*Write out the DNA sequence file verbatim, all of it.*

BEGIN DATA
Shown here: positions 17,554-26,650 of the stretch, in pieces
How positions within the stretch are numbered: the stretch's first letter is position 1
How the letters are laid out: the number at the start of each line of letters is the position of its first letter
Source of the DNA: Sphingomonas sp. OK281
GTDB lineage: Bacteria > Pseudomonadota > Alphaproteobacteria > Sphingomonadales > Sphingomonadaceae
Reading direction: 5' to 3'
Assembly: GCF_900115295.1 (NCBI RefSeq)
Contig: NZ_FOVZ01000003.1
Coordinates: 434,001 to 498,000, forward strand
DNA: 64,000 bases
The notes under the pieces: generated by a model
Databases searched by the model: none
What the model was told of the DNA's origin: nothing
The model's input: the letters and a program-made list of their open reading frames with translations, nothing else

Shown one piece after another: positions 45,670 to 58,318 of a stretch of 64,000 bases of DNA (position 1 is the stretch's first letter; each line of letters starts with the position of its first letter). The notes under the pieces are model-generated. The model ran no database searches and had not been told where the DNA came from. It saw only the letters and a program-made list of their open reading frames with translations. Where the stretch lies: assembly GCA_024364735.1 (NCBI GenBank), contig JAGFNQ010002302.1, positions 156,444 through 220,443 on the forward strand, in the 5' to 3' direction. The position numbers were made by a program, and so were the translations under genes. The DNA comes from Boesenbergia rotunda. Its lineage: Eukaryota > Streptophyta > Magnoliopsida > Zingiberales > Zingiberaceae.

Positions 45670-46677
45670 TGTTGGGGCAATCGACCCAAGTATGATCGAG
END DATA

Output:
Shown here: positions 17,554-26,650 of the stretch, in pieces
How positions within the stretch are numbered: the stretch's first letter is position 1
How the letters are laid out: the number at the start of each line of letters is the position of its first letter
Source of the DNA: Sphingomonas sp. OK281
GTDB lineage: Bacteria > Pseudomonadota > Alphaproteobacteria > Sphingomonadales > Sphingomonadaceae
Reading direction: 5' to 3'
Assembly: GCF_900115295.1 (NCBI RefSeq)
Contig: NZ_FOVZ01000003.1
Coordinates: 434,001 to 498,000, forward strand
DNA: 64,000 bases
The notes under the pieces: generated by a model
Databases searched by the model: none
What the model was told of the DNA's origin: nothing
The model's input: the letters and a program-made list of their open reading frames with translations, nothing else

Shown one piece after another: positions 45,670 to 58,318 of a stretch of 64,000 bases of DNA (position 1 is the stretch's first letter; each line of letters starts with the position of its first letter). The notes under the pieces are model-generated. The model ran no database searches and had not been told where the DNA came from. It saw only the letters and a program-made list of their open reading frames with translations. Where the stretch lies: assembly GCA_024364735.1 (NCBI GenBank), contig JAGFNQ010002302.1, positions 156,444 through 220,443 on the forward strand, in the 5' to 3' direction. The position numbers were made by a program, and so were the translations under genes. The DNA comes from Boesenbergia rotunda. Its lineage: Eukaryota > Streptophyta > Magnoliopsida > Zingiberales > Zingiberaceae.

Positions 45670-46677
45670 TGTTGGGGCAATCGACCCAAGTATGATCGAG